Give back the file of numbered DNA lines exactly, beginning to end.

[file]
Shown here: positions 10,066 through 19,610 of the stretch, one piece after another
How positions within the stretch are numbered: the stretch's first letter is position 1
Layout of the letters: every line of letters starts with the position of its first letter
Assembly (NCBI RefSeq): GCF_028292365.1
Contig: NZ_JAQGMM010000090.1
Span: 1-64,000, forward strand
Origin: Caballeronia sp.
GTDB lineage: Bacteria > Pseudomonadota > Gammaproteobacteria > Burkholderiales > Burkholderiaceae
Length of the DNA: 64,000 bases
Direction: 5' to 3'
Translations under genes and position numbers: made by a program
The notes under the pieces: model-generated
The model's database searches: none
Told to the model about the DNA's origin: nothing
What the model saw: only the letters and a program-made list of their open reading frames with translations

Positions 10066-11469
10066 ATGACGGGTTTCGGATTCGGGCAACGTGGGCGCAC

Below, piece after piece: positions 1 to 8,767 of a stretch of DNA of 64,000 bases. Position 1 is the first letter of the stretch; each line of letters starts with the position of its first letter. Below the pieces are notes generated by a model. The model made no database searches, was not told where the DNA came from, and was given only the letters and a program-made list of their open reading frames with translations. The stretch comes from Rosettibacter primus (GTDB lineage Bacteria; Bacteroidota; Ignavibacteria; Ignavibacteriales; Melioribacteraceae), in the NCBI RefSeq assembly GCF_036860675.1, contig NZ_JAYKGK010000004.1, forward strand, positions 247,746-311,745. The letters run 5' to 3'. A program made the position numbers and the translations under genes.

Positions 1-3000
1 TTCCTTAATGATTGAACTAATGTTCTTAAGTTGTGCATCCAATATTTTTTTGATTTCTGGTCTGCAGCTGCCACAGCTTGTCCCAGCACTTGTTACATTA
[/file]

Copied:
Shown here: positions 10,066 through 19,610 of the stretch, one piece after another
How positions within the stretch are numbered: the stretch's first letter is position 1
Layout of the letters: every line of letters starts with the position of its first letter
Assembly (NCBI RefSeq): GCF_028292365.1
Contig: NZ_JAQGMM010000090.1
Span: 1-64,000, forward strand
Origin: Caballeronia sp.
GTDB lineage: Bacteria > Pseudomonadota > Gammaproteobacteria > Burkholderiales > Burkholderiaceae
Length of the DNA: 64,000 bases
Direction: 5' to 3'
Translations under genes and position numbers: made by a program
The notes under the pieces: model-generated
The model's database searches: none
Told to the model about the DNA's origin: nothing
What the model saw: only the letters and a program-made list of their open reading frames with translations

Positions 10066-11469
10066 ATGACGGGTTTCGGATTCGGGCAACGTGGGCGCAC

Below, piece after piece: positions 1 to 8,767 of a stretch of DNA of 64,000 bases. Position 1 is the first letter of the stretch; each line of letters starts with the position of its first letter. Below the pieces are notes generated by a model. The model made no database searches, was not told where the DNA came from, and was given only the letters and a program-made list of their open reading frames with translations. The stretch comes from Rosettibacter primus (GTDB lineage Bacteria; Bacteroidota; Ignavibacteria; Ignavibacteriales; Melioribacteraceae), in the NCBI RefSeq assembly GCF_036860675.1, contig NZ_JAYKGK010000004.1, forward strand, positions 247,746-311,745. The letters run 5' to 3'. A program made the position numbers and the translations under genes.

Positions 1-3000
1 TTCCTTAATGATTGAACTAATGTTCTTAAGTTGTGCATCCAATATTTTTTTGATTTCTGGTCTGCAGCTGCCACAGCTTGTCCCAGCACTTGTTACATTA